The FDA asserts that "at least the following claims would be preempted by its regulation of prescription drug labeling: (1) Claims that a drug sponsor breached an obligation to warn by failing to put in Highlights or otherwise emphasize any information the substance of which appears anywhere in the labeling; (2) claims that a drug sponsor breached an obligation to warn by failing to include in an advertisement any information the substance of which appears anywhere in the labeling, in those cases where a drug's sponsor had used Highlights consistent with FDA draft guidance regarding the "brief summary" in direct-to-consumer advertising... (3) claims that a sponsor breached an obligation to warn by failing to include contraindications or warnings that are not supported by evidence that meets the standards set forth in this rule including S 201.57(c)(5) (requiring that contraindications reflect "[k]nown hazards and not theoretical possibilities") and (c)(7); (4) claims that a drug sponsor breached an obligation to warn by failing to include a a statement in labeling or in advertising, the substance of which had been proposed to FDA for inclusion in labeling, if that statement was not required by FDA at the time plaintiff claims the sponsor had an obligation to warn (unless FDA has made a finding that the sponsor withheld material information relating to the proposed warning before plaintiff claims the sponosr had the obligation to warn); (5) claims that a drug sponsor breached an obligation to warn by failing to include in labeling or in advertising a statement the substance of which FDA has prohibited in labeling or advertising; and (6) claims that a drug's sponsor breached an obligation to plaintiff by making statements that FDA approved for inclusion in the drug's label (unless FDA has made a finding that the sponsor withheld material information relating to the statement).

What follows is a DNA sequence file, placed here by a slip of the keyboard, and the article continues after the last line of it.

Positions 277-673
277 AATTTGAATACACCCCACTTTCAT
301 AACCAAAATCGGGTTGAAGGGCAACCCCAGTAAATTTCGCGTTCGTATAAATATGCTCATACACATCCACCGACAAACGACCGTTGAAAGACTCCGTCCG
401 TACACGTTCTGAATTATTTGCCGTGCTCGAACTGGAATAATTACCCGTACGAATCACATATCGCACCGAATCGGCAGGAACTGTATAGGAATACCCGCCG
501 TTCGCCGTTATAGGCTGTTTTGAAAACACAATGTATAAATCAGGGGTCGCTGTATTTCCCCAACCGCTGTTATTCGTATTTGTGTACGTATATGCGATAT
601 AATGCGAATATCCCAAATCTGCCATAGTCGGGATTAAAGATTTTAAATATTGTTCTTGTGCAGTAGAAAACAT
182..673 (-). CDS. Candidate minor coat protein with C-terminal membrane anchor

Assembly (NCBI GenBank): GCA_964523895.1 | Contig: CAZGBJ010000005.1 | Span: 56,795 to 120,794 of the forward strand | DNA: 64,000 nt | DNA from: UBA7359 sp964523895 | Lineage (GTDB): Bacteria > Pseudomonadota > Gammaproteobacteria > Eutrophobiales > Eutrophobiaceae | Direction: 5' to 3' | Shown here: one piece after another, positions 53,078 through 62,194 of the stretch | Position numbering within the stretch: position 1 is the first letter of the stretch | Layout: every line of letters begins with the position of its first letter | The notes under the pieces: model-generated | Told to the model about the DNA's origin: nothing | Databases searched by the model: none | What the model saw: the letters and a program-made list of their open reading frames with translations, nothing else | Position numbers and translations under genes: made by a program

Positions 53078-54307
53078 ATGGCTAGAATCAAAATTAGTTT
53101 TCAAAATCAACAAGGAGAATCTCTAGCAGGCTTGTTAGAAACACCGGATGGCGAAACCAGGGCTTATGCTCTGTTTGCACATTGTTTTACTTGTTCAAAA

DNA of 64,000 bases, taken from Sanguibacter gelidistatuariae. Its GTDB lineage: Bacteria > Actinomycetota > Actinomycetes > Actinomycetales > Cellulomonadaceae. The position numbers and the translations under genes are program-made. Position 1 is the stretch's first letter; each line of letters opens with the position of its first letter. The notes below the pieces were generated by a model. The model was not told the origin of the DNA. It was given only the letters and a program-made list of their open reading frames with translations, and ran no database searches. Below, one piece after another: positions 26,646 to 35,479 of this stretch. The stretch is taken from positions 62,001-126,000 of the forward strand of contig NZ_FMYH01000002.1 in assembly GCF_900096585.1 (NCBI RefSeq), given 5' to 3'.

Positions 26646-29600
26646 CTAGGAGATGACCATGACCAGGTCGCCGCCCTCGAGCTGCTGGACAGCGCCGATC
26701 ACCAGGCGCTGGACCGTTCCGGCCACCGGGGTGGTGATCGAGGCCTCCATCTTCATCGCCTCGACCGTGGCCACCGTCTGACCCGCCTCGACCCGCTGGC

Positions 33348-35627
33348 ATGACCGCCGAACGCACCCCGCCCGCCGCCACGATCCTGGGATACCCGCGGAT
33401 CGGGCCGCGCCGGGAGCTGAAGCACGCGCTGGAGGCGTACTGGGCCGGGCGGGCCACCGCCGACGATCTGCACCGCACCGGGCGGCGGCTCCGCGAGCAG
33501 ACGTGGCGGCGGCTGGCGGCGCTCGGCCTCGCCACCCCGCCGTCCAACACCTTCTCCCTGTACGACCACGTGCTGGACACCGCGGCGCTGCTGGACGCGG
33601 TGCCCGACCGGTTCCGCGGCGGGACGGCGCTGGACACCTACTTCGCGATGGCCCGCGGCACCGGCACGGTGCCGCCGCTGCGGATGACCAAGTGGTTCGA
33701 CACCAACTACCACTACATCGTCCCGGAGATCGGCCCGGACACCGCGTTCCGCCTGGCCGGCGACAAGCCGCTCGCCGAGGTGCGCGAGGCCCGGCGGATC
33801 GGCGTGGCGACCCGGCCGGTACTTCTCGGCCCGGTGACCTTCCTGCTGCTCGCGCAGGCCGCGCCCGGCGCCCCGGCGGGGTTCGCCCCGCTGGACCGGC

The FDA also asserts that "Preemption would include not only claims against manufactuers as described above, but also against health care practitioners for claims related to dissemination of risk information to patients beyond what is included in the labeling).
The FDA also stated that there was no need to apply the interpretative strategies described in Executive Order 13132 on Federalism (which requires agencies to "construe... a Federal statute to preempt State law only where the statute contains an express preemption provision or there is some other clear evidence that the Congress intended preemption of State law, or where the exercise of State authority conflicts with the exercise of Federal authority under the Federal statute") since the agency had determined that federal law "preempts State law because the exercise of State authority conflicts with the exercise of Federal authority under that statute."
This sweeping approach has drawn concern from the National Conference of State Legislatures which views the action as a usurpation of Congressional and state prereogatives. According to the Washington Post the FDA recognizes that the regulation's preamble "does not have the weight of law or formal regulation, [but] they hope state judges will accept their position."